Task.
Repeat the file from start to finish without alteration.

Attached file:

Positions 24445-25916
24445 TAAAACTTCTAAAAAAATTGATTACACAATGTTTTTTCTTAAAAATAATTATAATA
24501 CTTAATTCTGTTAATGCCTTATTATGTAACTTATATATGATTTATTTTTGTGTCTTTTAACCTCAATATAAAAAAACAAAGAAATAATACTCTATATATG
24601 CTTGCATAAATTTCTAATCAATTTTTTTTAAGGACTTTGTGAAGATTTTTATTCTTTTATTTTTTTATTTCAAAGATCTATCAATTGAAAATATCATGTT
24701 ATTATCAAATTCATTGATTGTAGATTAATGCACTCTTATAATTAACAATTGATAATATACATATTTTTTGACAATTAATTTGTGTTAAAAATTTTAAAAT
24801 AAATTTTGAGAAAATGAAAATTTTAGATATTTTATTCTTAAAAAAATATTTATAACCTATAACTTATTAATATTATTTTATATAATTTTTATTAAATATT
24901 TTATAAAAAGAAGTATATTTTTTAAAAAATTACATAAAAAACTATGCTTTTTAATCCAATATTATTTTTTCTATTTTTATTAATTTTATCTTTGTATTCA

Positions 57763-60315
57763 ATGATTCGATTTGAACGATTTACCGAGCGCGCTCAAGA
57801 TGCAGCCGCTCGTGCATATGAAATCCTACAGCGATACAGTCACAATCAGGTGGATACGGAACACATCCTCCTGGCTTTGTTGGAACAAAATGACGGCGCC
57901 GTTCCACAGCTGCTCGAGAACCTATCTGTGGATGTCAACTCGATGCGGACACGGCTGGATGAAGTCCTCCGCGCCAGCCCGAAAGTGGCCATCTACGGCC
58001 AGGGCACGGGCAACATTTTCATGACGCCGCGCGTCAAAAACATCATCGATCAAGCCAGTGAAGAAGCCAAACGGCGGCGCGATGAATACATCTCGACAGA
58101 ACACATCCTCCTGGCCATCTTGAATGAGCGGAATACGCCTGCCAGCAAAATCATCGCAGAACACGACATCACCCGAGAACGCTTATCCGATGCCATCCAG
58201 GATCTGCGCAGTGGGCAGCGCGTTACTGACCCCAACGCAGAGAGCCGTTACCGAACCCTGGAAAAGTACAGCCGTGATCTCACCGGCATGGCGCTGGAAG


Positions 24445-25916
24445 TAAAACTTCTAAAAAAATTGATTACACAATGTTTTTTCTTAAAAATAATTATAATA
24501 CTTAATTCTGTTAATGCCTTATTATGTAACTTATATATGATTTATTTTTGTGTCTTTTAACCTCAATATAAAAAAACAAAGAAATAATACTCTATATATG
24601 CTTGCATAAATTTCTAATCAATTTTTTTTAAGGACTTTGTGAAGATTTTTATTCTTTTATTTTTTTATTTCAAAGATCTATCAATTGAAAATATCATGTT
24701 ATTATCAAATTCATTGATTGTAGATTAATGCACTCTTATAATTAACAATTGATAATATACATATTTTTTGACAATTAATTTGTGTTAAAAATTTTAAAAT
24801 AAATTTTGAGAAAATGAAAATTTTAGATATTTTATTCTTAAAAAAATATTTATAACCTATAACTTATTAATATTATTTTATATAATTTTTATTAAATATT
24901 TTATAAAAAGAAGTATATTTTTTAAAAAATTACATAAAAAACTATGCTTTTTAATCCAATATTATTTTTTCTATTTTTATTAATTTTATCTTTGTATTCA

Positions 57763-60315
57763 ATGATTCGATTTGAACGATTTACCGAGCGCGCTCAAGA
57801 TGCAGCCGCTCGTGCATATGAAATCCTACAGCGATACAGTCACAATCAGGTGGATACGGAACACATCCTCCTGGCTTTGTTGGAACAAAATGACGGCGCC
57901 GTTCCACAGCTGCTCGAGAACCTATCTGTGGATGTCAACTCGATGCGGACACGGCTGGATGAAGTCCTCCGCGCCAGCCCGAAAGTGGCCATCTACGGCC
58001 AGGGCACGGGCAACATTTTCATGACGCCGCGCGTCAAAAACATCATCGATCAAGCCAGTGAAGAAGCCAAACGGCGGCGCGATGAATACATCTCGACAGA
58101 ACACATCCTCCTGGCCATCTTGAATGAGCGGAATACGCCTGCCAGCAAAATCATCGCAGAACACGACATCACCCGAGAACGCTTATCCGATGCCATCCAG
58201 GATCTGCGCAGTGGGCAGCGCGTTACTGACCCCAACGCAGAGAGCCGTTACCGAACCCTGGAAAAGTACAGCCGTGATCTCACCGGCATGGCGCTGGAAG